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Obstetrics & Gynecology International Journal

Case Report Volume 12 Issue 4

Antenatal diagnosis of microvillus inclusion disease

Gular Israfilova, Banu Arslanca, Yavuz Emre Sukur, Acar KoƧ

Department of Obstetrics and Gynecology, Ankara University School of Medicine, Turkey

Correspondence: Gular Israfilova, MD, Ankara University School of Medicine, Department of Obstetrics and Gynecology, Dikimevi, Ankara, Turkey, Tel 0090 5375752340

Received: July 29, 2021 | Published: August 12, 2021

Citation: Israfilova G, Arslanca B, Sukur YE, et al. Antenatal diagnosis of microvillus inclusion disease. Obstet Gynecol Int J. 2021;12(4):265-267. DOI: 10.15406/ogij.2021.12.00589

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Microvillus inclusion disease is a rare autosomal recessive disorder due to defective apical surface of the enterocytes presenting with severe watery diarrhea starting at birth. We describe a female infant who had antenatal diagnosis of microvillus inclusion disease. At 36th gestational week of a 32-year-old woman ultrasound examination revealed dilatation of fetal sigmoid colon. The amniotic fluid level was normal. An amniocentesis was performed to rule out congenital sodium and chloride diarrhea in the prenatal period. The patient didn't prefer to undergo genetic tests. In conclusion, prenatal ultrasonographic identification of dilated bowel loops without polyhydramnios suggests differential diagnosis of microvillus inclusion disease in addition to congenital chloride diarrhea, jejunoileal atresia, volvulus, meconium ileus, Hirschsprung disease, enteric duplications, anorectal atresia.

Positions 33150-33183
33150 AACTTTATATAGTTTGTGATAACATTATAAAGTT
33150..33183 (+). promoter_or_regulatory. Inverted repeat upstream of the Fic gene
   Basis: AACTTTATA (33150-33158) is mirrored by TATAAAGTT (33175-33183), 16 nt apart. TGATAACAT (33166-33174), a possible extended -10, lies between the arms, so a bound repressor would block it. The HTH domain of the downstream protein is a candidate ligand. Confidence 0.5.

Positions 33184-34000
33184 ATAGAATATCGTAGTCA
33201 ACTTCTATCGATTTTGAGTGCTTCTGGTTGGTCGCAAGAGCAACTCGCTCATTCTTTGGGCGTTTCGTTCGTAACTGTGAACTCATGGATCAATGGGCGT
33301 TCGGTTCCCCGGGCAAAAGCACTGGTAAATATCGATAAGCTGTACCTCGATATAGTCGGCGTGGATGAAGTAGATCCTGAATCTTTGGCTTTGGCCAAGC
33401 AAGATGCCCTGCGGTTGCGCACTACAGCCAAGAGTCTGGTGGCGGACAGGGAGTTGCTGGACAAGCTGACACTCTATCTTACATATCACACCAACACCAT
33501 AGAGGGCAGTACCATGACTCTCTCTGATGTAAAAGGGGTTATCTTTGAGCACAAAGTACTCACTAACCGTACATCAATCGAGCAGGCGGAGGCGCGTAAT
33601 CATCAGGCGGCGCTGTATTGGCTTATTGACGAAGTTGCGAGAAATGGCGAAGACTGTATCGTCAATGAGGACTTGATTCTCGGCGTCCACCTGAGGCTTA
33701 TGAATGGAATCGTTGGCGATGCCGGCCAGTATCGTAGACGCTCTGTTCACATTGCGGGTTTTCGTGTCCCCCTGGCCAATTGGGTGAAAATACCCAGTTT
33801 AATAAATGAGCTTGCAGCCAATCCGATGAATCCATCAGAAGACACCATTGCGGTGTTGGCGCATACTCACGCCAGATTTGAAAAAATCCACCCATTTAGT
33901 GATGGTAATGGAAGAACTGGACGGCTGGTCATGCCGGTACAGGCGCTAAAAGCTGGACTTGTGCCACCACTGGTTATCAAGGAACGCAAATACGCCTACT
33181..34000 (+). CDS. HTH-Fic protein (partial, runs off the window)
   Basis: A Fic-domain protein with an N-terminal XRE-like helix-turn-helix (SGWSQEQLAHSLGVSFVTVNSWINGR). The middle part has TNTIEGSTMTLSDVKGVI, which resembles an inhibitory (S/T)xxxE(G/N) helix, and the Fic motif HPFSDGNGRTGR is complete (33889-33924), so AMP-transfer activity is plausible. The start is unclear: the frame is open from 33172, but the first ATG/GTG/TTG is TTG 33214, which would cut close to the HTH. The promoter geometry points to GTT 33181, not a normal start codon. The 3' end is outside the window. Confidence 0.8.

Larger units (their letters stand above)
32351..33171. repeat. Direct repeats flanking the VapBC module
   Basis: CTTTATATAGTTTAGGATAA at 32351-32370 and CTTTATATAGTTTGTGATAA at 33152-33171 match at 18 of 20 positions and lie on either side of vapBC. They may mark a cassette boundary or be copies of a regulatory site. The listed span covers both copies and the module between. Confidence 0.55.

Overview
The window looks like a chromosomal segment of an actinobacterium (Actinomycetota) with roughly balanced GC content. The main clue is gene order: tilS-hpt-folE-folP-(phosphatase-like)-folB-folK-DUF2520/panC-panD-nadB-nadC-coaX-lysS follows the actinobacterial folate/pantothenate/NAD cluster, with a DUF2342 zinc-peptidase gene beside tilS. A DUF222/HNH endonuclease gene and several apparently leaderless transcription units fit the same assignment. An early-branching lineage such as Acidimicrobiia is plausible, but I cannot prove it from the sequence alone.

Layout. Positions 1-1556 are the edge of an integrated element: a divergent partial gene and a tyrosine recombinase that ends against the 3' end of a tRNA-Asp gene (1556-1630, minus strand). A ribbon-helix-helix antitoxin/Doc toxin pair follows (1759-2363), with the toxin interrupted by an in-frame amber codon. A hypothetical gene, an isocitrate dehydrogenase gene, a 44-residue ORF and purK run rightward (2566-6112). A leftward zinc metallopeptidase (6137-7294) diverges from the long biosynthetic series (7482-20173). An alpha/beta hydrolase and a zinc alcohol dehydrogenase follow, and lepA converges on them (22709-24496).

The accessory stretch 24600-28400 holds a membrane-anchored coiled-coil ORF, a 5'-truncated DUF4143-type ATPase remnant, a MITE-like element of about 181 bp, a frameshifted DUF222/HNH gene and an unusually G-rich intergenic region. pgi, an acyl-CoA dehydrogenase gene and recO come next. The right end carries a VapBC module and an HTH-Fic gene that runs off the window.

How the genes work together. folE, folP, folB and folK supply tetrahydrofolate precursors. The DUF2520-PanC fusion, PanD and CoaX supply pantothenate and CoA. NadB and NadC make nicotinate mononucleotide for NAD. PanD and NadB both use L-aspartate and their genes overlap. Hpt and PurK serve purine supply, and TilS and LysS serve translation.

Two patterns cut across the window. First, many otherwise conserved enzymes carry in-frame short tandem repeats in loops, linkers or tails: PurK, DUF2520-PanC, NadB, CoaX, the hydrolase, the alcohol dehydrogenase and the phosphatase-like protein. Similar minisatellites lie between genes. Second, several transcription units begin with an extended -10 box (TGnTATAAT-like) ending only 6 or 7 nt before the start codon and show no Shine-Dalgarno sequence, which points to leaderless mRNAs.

Keywords: congenital diarrhea, microvillus inclusion disease, prenatal diagnosis


Microvillus inclusion disease (MVID) is a congenital bowel disease characterized by severe diarrhea, malabsorption and growth retardation in infancy.1 Severe watery diarrhea begins in the first days of life, with the loss of 30% of body mass in the first 24 hours. Metabolic acidosis and hypotonic dehydration develop in children with MVID.2 Impaired kidney function, accompanied by nephrocalcinosis is a common complication.3 Children with MVID are dependent on parenteral nutrition throughout their lives, and most of these children are at risk of developing cholestasis and liver failure due to total parenteral nutrition (TPN).

The diagnosis of MVID is based on an intestinal biopsy. Light microscopy is characterized by accumulation of Periodic acid–Schiff (PAS) positive granules in immature enterocytes in upper crypts.4 There is no curative treatment for MVID. Trials of anti-inflammatory drugs, including steroids and anti-secretory agents, have not succeeded in significantly altering stool volumes over a long period.5 We describe a case of MVID in which antenatal ultrasound revealed structural deformities. A written informed consent was obtained from the patient before preparing for publication.

Case presentation

A 32-year-old G1 P0 woman was diagnosed to have dilatation of fetal sigmoid colon on prenatal ultrasound at 36th gestational weeks (Figure 1). The amniotic fluid index was 15cm. The parents were not consanguineous. First trimester screening and level 2 ultrasound results were normal. Anal atresia was ruled out based on the absence of U or V-shaped intestine in the pelvis, lack of enterolithiasis, condensation or meconium accumulation on prenatal ultrasounds at 24, 28, 32 and 34 weeks. Amniocentesis was performed to exclude congenital chloride diarrhea. The electrolytes were as follows: Na: 122, K: 3.8, Cl: 101, osmolarity: 240mOsm/kg. The lack of fluid-debris levels, non-dilatation of the small intestine, and monitoring of bowel peristalsis in the coronal ultrasonography helped to rule out volvulus. The preliminary diagnoses were Hirschsprung’s disease and microvillus inclusion disease.

Figure 1 Prenatal ultrasound at 36th gestational week showing fluid-filled large bowel.

The patient gave birth to a 3420g female vaginally at 40th gestational week. The APGAR scores at 1st and 5th minutes were 7 and 9, respectively. On postpartum 3rd day, the neonate suffered from watery diarrhea and abdominal distension. Abdominal X-ray showed dilated intestinal loops and pneumoperitoneum (Figure 2). On postpartum 5th day, the infant was referred to the gastroenterology department due to 19% weight loss. An endoscopic biopsy revealed intra-cytoplasmic inclusions in the apical surface of the intestinal epithelial cells and villus loss, with a CD10 and PAS epithelial cytoplasmic staining pattern supporting the diagnosis of MVID.